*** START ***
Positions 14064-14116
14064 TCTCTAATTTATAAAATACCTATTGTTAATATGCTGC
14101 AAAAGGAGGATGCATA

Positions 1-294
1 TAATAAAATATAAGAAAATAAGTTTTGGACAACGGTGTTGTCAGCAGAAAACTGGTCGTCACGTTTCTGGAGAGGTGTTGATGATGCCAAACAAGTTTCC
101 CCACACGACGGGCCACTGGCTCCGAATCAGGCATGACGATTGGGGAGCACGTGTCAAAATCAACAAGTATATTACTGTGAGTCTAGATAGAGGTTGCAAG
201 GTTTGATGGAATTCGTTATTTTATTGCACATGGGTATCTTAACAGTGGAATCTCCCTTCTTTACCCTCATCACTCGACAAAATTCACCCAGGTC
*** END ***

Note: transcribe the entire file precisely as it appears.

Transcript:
Positions 14064-14116
14064 TCTCTAATTTATAAAATACCTATTGTTAATATGCTGC
14101 AAAAGGAGGATGCATA

Positions 1-294
1 TAATAAAATATAAGAAAATAAGTTTTGGACAACGGTGTTGTCAGCAGAAAACTGGTCGTCACGTTTCTGGAGAGGTGTTGATGATGCCAAACAAGTTTCC
101 CCACACGACGGGCCACTGGCTCCGAATCAGGCATGACGATTGGGGAGCACGTGTCAAAATCAACAAGTATATTACTGTGAGTCTAGATAGAGGTTGCAAG
201 GTTTGATGGAATTCGTTATTTTATTGCACATGGGTATCTTAACAGTGGAATCTCCCTTCTTTACCCTCATCACTCGACAAAATTCACCCAGGTC